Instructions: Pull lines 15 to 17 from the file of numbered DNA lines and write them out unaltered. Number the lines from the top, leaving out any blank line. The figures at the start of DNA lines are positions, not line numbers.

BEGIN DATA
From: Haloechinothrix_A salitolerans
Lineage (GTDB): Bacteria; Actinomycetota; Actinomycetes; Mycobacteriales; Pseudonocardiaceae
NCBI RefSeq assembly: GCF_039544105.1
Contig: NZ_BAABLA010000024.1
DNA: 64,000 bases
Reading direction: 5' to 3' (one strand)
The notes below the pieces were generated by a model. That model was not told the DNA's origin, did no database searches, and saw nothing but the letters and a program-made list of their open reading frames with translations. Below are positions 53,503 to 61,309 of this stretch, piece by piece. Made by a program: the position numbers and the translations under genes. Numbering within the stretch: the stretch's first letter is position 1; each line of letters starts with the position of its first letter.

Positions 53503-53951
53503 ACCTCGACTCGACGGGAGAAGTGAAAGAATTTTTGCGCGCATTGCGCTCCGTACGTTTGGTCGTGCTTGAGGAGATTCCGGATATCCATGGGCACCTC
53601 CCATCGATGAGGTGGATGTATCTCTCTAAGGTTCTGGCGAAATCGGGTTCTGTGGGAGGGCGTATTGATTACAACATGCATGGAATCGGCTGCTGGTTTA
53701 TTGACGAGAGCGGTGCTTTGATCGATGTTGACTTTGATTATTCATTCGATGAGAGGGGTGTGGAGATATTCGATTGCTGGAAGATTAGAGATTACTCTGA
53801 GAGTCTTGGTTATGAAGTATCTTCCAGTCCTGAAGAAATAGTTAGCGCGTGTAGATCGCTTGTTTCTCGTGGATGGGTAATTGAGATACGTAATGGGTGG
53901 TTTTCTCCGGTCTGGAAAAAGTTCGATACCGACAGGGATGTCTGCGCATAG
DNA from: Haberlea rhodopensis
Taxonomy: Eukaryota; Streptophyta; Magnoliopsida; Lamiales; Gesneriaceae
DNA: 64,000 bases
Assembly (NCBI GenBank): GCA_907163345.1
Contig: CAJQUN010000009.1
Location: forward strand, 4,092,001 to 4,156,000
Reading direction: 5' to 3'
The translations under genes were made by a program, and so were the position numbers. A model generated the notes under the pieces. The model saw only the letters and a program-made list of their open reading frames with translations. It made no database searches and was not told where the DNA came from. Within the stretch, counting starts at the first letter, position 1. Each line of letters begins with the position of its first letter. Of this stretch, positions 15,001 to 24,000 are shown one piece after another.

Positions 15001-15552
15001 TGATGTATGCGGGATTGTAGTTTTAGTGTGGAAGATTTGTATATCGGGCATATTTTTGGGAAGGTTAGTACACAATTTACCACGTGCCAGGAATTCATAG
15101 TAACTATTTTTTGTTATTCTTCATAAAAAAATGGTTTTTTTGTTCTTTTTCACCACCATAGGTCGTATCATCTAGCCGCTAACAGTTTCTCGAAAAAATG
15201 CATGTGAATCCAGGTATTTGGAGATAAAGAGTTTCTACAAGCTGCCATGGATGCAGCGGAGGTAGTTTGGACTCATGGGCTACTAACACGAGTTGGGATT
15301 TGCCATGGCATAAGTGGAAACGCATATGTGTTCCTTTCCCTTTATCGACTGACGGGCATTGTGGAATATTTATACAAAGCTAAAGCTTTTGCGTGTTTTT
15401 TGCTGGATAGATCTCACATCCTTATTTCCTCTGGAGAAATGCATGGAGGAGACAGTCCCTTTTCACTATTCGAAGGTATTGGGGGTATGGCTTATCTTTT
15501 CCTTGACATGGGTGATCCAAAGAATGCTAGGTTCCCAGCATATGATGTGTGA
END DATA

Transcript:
Taxonomy: Eukaryota; Streptophyta; Magnoliopsida; Lamiales; Gesneriaceae
DNA: 64,000 bases
Assembly (NCBI GenBank): GCA_907163345.1